Colonel John Robinson
Biography Entry in Massachusetts Soldiers and Sailors
Col. Robinson's house on Robinson Rd. as it appeared
in 1902. Unfortunately, the house was razed by fire in 1937.
A stone marker remains near the original location of the house.
This image has been reproduced with the kind permission of Marilyn Day
Each Massachusetts town
has its Revolutionary War heroes. Some served from the first day
of the conflict, while others, due to either distance or age would
serve later. A relative few can be found in the many history
books that have been written since, and in most cases the same small
group is found throughout the narrative of those early days of our
nation. It is the responsibility of each community, to remember
and keep their stories from being forgotten.
One individual who is well documented to have played a significant role during the war, and yet has eluded most accounts, is Col. John Robinson (1735-1805). In late 1774 he was appointed Lt. Col. in the Northern Middlesex regiment of minutemen commanded by Col. William Prescott of Pepperell. Being of significant rank, he was one of the first in Westford to be alerted by an alarm rider of the march of the Regulars to Concord on the 19th of April, 1775. He and a handful of other Westford men arrived early at the North Bridge. Major Buttrick offered command of the march toward the Bridge to Robinson, his superior officer. He declined, citing that most of his Northern Middlesex men had not yet arrived, but instead volunteered to serve at his side at the head of the column. It is said that the shot which injured Acton's Luther Blanchard passed under Robinson's arm.
Though we rarely hear of Robinson's involvement that morning it was obvious at the time. A quick inspection of the only contemporary visual account of the action at the North Bridge, the famous Ralph Earl print, confirms this. Based on interviews by Connecticut militiaman Amos Doolittle within a month of the event, the print’s caption reads, "The Provincials headed by Colonel Robinson & Major Buttrick at the Bridge."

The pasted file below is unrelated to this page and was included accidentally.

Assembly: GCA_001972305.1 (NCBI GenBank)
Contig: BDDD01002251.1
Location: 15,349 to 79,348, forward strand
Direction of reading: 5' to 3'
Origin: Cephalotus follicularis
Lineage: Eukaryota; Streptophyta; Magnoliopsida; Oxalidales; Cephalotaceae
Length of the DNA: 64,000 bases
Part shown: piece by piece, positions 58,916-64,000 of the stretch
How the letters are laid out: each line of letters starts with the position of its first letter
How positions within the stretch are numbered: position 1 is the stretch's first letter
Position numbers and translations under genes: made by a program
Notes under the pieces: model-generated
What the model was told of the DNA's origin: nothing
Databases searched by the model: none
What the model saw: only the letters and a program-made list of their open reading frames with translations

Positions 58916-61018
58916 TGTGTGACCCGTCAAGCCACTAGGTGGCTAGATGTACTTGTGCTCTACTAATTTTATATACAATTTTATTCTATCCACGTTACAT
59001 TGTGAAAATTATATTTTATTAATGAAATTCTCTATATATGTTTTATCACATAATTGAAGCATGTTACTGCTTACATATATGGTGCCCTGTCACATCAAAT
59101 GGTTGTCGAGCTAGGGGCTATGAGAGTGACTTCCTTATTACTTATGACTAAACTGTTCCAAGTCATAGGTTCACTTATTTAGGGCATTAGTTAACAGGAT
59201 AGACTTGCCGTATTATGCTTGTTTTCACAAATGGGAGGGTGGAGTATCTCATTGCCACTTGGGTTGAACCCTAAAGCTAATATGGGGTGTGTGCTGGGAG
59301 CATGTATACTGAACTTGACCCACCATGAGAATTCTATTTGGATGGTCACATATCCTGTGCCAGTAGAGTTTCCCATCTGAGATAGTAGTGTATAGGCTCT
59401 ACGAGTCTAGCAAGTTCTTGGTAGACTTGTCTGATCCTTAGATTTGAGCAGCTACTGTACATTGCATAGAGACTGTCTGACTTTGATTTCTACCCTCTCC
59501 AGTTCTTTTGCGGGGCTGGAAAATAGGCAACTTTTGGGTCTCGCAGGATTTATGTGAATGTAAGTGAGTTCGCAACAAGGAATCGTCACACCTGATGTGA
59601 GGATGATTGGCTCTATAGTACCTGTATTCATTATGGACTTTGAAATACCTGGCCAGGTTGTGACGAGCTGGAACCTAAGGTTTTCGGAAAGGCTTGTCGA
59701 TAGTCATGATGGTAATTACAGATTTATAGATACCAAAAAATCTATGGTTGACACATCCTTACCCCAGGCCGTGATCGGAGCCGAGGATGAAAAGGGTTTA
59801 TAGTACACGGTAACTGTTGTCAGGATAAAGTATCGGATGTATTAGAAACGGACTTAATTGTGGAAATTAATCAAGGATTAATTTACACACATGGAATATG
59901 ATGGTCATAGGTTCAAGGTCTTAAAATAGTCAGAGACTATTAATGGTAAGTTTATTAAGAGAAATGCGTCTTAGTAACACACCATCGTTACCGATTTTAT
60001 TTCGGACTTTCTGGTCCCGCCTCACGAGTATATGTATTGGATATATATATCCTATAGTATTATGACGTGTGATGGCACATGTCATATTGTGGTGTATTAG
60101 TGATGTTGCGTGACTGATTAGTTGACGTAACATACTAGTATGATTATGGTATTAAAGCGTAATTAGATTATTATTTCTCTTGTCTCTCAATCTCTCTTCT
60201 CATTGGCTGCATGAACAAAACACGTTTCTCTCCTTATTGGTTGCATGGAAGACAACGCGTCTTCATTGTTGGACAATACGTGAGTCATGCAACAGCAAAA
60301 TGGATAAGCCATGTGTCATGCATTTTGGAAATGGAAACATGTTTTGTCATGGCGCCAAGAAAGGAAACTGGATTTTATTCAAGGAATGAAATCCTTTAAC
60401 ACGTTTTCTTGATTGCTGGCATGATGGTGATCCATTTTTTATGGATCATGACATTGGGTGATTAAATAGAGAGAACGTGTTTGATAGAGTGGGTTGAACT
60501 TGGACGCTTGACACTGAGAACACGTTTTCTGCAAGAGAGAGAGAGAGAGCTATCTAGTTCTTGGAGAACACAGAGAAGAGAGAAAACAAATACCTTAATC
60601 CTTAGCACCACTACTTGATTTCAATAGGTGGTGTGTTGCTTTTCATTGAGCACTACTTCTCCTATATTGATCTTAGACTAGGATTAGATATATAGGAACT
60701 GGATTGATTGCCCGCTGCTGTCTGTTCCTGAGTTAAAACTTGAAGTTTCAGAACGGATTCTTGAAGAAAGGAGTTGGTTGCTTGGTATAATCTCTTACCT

Following the events at Concord, he continued to serve in the siege army around Boston. Continuing in Prescott’s regiment, he served as second in command at the Battle of Bunker Hill, one of the bloodiest engagements of the Revolutionary War. In a letter to John Adams written two months after the battle, Prescott wrote of Robinson that he “behaved with prudence and Courage” as he led a detachment to flank the enemy. In early 1776 Robinson was appointed colonel of a regiment of over 400 men in Cambridge in support of the Continental Army under Gen. George Washington. And later in 1777, Robinson commanded another militia regiment, keeping watch over British occupied Newport, Rhode Island.
An unintended consequence of the war during the summer of 1775 was the spread of diseases from the Army’s camps around Boston and a significant increase in civilian deaths in Westford and other surrounding towns. Among these were three of John and Huldah Robinson’s young daughters, lost within two weeks.
Robinson distinguished himself throughout his life. In 1760 he served for over eight months as an officer during the French and Indian War. His service to the town of Westford included several years as selectman (1771-73), and as a member of many town committees.
Following the war, in what became known as Shays’s Rebellion (1786-87), economic injustices drove many to protest by shutting down government institutions such as the courts. Robinson supported one of his former captains, Groton’s Job Shattuck, in the closing of the courts in Concord in September of 1786.
Years later, in 1824, the Rev. Joseph Thaxter,
one of the first army chaplains of the war and a witness of the events
at the North Bridge, said of Robinson, “a braver and more upright man I
never knew.” Further, he proclaimed that “Such men … ought not to
be forgotten by those who write the history of the commencement and
prosecution of our glorious revolution.
Robinson's Regiment -- Camp at Cambridge, 1776
New information has come
to light regarding a militia regiment that was commanded by Col. Robinson
during the siege of Boston. The existence of this regiment is not noted
in past biographies describing Robinson's military career, and so is not
widely known. In February, 2003, it was confirmed that a previously
unrecognized orderly book belonging to "Robinson's Regiment, Camp at Cambridge"
was that of Col. John Robinson. This discovery provided the initial
direction for this new research.